Malaysia: The road to Murum dam
The government-built tarred road to Murum dam is pitted with large potholes: a casualty of overflowing, under-regulated logging trucks. This road begins from the junction leading to Bakun dam, off the old Bintulu-Miri highway in the Malaysian Borneo state of Sarawak. It then merges into a logging road at the turn-off where a large sign beckons with the words, Murum dam.
The road to Murum dam abruptly stops with a thin piece of rope at Sungai (Malay for "river") Seping. One end of the rope is attached to empty oil barrels, and the other end is held by young Penan men, sheltered under a piece of discarded aluminium. Abandoned company trucks are left on the wayside. On the other side of the barrier, Penan families of different villages mingle with shared food to the drifting sounds of Radio Sarawak, a non-governmental radio show.
This simple make-shift blockade has captured the imagination and sympathy of many people. Since its commencement on September 26th 2012, the state government has tried to intimidate the Penan community into abandoning their protest by sending armed police. A heavy-handed action in contrast to the simple rope held by determined Penans, depicting a symbolic no to the construction of the Murum mega-dam on their ancestral lands.
The government's reaction towards the blockade has been predictable: that the Penans have been manipulated by outsiders, and that they are resisting development.
This could not be further from the truth.
Little has been reported about this Penan community, who have more or less resigned themselves to the fate that they cannot stop any changes made in their forests.
While the blockade remains, thus stopping all progress on the construction of the mega-dam, the rope nevertheless goes down for a logging company that apparently enjoys a good relationship with the Penan communities.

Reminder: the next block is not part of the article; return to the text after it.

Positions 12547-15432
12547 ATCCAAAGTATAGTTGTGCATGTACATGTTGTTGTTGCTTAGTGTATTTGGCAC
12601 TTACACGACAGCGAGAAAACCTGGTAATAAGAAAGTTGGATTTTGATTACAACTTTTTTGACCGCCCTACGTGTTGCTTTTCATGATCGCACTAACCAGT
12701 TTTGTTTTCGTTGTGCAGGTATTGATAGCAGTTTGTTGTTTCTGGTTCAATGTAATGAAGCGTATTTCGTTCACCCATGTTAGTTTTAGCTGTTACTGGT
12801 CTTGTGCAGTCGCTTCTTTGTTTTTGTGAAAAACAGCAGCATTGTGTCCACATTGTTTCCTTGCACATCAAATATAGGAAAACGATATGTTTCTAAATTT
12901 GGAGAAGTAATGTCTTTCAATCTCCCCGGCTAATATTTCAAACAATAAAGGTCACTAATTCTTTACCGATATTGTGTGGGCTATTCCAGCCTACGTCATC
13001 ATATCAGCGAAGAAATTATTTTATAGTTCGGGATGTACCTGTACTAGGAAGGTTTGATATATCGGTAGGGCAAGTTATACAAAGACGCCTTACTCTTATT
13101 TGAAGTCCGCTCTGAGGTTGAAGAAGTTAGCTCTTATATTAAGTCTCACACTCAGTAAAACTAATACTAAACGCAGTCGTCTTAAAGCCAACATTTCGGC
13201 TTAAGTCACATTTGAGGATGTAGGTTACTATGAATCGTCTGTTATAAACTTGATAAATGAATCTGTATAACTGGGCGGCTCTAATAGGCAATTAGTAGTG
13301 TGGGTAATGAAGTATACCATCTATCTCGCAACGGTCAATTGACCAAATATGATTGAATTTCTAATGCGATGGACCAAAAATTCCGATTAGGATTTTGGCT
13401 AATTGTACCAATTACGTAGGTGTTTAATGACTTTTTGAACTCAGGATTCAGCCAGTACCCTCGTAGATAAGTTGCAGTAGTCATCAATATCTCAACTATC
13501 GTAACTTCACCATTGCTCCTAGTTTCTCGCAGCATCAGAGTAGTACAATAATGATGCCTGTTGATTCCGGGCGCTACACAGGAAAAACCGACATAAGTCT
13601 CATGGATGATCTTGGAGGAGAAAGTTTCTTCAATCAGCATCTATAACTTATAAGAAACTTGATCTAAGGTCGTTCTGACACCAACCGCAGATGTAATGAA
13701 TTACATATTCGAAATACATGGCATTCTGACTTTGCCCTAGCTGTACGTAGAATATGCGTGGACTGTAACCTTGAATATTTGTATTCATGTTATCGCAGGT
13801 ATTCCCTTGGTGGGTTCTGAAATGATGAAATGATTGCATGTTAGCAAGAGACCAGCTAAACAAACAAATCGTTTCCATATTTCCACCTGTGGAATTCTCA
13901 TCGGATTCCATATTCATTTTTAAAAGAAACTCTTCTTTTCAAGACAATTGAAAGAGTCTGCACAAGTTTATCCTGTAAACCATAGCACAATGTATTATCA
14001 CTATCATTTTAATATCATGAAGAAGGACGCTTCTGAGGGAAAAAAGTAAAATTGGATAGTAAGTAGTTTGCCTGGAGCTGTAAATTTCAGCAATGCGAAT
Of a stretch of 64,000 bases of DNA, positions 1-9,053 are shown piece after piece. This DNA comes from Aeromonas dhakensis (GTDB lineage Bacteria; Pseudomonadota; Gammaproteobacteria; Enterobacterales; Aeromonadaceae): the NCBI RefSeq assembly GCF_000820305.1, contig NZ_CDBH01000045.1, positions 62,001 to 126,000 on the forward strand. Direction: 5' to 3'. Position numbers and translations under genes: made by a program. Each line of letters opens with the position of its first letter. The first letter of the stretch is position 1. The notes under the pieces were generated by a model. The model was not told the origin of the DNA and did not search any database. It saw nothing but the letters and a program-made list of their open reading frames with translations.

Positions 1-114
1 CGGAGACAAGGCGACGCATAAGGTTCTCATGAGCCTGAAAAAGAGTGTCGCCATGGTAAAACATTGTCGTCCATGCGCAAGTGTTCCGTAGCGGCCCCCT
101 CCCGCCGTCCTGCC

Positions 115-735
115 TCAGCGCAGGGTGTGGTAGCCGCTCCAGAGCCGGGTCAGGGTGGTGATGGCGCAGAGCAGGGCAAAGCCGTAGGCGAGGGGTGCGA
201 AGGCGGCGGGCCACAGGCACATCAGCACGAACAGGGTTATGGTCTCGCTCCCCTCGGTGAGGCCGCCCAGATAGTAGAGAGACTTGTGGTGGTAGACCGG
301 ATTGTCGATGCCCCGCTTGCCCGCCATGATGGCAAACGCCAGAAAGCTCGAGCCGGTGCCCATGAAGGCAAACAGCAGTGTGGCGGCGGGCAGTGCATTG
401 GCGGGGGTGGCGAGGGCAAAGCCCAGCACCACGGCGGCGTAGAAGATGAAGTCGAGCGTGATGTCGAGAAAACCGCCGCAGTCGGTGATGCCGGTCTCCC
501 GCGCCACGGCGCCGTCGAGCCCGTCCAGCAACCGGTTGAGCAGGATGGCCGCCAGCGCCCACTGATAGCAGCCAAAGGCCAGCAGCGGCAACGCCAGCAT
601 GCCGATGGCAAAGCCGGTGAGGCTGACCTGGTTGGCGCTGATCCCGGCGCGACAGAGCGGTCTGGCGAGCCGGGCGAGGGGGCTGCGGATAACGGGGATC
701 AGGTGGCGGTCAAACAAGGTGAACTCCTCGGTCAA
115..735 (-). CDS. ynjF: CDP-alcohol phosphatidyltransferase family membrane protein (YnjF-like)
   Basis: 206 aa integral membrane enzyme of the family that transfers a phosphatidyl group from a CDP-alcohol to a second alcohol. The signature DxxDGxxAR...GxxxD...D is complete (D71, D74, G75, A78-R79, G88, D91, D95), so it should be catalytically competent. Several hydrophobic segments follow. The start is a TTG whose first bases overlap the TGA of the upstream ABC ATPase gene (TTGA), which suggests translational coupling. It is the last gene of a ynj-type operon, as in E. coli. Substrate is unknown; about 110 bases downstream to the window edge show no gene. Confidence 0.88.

"They [the logging company] keep their promises," I was told by a Penan elder during my visit to the blockade, "But the government does not."
The government has promised to each Penan family in return for constructing a mega-dam on their lands RM500,000 (about USD164,000) per family. After 75% construction of the mega-dam, the community was told that their promised housing, farmlands and other development would come out of that fund, potentially leaving the Penan community with no cash in the end.
It was just too much to give up - to become destitute in lands they can no longer hunt or farm on. And so, that symbolic piece of rope went up, witnessed by over 300 Penans on one fine September day.
Malaysia is a signatory of the United Nations Declaration on the Rights of the Indigenous Peoples (UNDRIP) which includes the principle of Free, Prior, Informed Consent (FPIC).
Such acronyms may not ber familiar to this Penan community, but the knowledge of their inherent rights speaks volume through the blockade.
The road to Murum dam may be rocky, but hope remains for a better passage for Sarawak's indigenous people.
Photo: Penan blocking a road in Sarawak in 2008
Credit: Friends of the Earth International